occupied. Many famous regiments were to receive specialised training in the hills and on the shores of Loch Fyne.
[Photo: Inveraray Castle, Karl
Work c 2000.]
Commando troops, who were later to
take part in many raids on enemy territory, had their first training here. They arrived in the late autumn in troopships which anchored
off the Creags. Among the officers was Captain Randolph Churchill son of the Prime Minister.
Some of the larger houses and
buildings in the town were requisitioned by the Admiralty. These included Dalchenna House, Fern Point, Coffee House, Rudha-na-Craig and
Tigh-na-Ruadh (the present Loch Fyne Hotel) - the latter becoming Admiralty House. In the grounds of Fern Point a Nissan hut was
established for use as a decontamination centre. Other buildings were requisitioned during these war years included Cherry Park,
which became the Quartermaster's store. The old byre there was transformed into a cook house.
The town was often the scene of
attack and defence manoeuvres from doorway to doorway and close to close. Khaki clad men armed, with Tommy guns and revolvers, would overrun the
streets whilst townspeople carried on with their normal duties.
One young evacuee lived with his
grandparents in a house facing the pier. He spent hours watching the comings and goings of soldiers and ships in the harbour area. He
wrote a letter to his parents giving them a blow by blow account of everything he had observed from his vantage point. Owing to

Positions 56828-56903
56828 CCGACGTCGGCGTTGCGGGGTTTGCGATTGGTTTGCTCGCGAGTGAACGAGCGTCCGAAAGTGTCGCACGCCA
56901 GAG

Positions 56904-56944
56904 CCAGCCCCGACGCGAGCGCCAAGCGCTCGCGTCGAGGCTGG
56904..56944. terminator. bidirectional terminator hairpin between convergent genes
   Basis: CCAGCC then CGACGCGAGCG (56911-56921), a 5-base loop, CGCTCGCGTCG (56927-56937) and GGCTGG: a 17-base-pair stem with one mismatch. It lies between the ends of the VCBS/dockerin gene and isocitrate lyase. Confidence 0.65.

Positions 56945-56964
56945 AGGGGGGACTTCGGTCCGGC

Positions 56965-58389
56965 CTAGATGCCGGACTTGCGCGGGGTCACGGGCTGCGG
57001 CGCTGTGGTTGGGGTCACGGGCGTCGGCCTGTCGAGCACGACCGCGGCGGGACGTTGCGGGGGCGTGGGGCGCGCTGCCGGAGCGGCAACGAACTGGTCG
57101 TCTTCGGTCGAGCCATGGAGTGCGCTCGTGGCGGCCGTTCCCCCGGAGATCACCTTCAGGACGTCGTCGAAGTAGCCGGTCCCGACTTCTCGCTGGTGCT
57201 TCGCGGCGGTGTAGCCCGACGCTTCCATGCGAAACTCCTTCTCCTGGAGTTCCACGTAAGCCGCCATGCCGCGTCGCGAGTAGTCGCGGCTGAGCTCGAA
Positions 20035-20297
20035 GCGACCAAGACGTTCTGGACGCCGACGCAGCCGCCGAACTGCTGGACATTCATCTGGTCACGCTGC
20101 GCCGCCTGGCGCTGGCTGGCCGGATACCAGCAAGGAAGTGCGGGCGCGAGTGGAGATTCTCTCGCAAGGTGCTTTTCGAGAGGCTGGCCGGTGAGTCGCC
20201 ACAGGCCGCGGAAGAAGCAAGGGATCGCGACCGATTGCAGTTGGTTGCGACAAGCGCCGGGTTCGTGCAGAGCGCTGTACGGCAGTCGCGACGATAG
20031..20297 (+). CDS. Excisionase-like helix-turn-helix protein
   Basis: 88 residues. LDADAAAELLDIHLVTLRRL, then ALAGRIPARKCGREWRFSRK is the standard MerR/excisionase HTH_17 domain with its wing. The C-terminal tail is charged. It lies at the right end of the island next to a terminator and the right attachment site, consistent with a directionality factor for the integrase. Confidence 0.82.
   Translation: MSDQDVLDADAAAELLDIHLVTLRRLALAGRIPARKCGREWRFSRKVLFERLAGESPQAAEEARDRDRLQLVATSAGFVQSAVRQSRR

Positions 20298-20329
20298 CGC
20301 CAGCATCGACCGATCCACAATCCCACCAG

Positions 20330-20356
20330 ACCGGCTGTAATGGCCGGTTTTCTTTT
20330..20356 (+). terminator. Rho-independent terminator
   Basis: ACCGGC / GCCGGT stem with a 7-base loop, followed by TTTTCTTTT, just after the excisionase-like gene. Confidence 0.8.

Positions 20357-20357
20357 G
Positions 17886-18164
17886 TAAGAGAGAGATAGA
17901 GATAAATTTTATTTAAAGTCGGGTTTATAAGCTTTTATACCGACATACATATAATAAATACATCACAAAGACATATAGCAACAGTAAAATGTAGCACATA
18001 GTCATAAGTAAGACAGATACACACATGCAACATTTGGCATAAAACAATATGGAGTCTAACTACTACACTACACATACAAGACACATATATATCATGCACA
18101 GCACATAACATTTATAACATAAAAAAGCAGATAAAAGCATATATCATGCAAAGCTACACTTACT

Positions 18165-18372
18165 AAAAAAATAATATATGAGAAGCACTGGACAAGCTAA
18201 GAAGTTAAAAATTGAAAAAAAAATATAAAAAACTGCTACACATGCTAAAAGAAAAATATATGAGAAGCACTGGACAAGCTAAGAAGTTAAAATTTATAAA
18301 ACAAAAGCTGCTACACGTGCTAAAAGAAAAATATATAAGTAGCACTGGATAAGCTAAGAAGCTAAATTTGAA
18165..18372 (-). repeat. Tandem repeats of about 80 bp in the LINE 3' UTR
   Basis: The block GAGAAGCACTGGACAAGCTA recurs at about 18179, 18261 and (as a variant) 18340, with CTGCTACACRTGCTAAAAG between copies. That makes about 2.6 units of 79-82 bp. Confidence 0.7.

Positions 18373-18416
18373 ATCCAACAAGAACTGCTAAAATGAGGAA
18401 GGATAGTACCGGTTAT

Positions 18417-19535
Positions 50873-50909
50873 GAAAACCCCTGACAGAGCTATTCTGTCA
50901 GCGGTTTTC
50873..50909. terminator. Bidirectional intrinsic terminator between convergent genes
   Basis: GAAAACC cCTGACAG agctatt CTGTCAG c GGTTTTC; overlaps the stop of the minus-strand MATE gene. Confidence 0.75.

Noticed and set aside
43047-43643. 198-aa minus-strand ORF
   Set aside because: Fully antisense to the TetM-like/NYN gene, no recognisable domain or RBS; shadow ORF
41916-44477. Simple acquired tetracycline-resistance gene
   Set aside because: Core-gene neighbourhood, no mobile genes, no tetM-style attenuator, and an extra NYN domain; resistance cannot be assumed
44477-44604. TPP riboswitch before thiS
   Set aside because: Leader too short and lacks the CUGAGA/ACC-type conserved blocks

censorship of letters at the time all his parents received was a heading "Dear Mum and Dad" and a tail piece "Love
Provost A. J. MacIntyre, himself an
officer of the 1914-18 war with the rank of Major, presided over the Town Council. He also acted as Welfare Officer between Military
and Civilian Authorities. It was a busy and difficult time for civic dignitaries. They suddenly found they had to cope with
demands for extra water and provisions to meet the requirements of a large influx of workmen and HM Forces personnel. In a Minute of the Town Council, dated 20th September 1940, it was noted that baffle walls were to be erected
in front of the closes in the town. As a protection against enemy action it was also agreed to order a dozen stirrup pumps at £1. 0s 0p
The off duty hours of troops were
made as comfortable as possible. A cinema was built within the castle grounds and a large N.A.F.F.I. canteen was built on the site of
the present day Youth Hostel. The local W.V.S., under the presidency of Mrs. Alex. J. MacIntyre, and supported by local ladies, opened a canteen in
the St Malieu Hall. The venue proved immensely popular with the soldiers and opening hours invariably found a long
queue waiting. A cup of tea or coffee and bun cost one penny (pre decimal) and the profits went towards parcels for the troops. Mrs. A.
M. MacPherson, a local banker's wife, looked after the financial side of the organisation, while Mrs. John MacCallum was Hon.
Secretary, later succeeded by Mrs. James Drummond. In addition to the voluntary running of the canteen W.V.S. dispatched parcels to the
local boys serving in the war zones.
HMS Queen Emma and HMS Princess Beatrix were the first warships to remain anchored off the town. The transport ship "Ettrick," with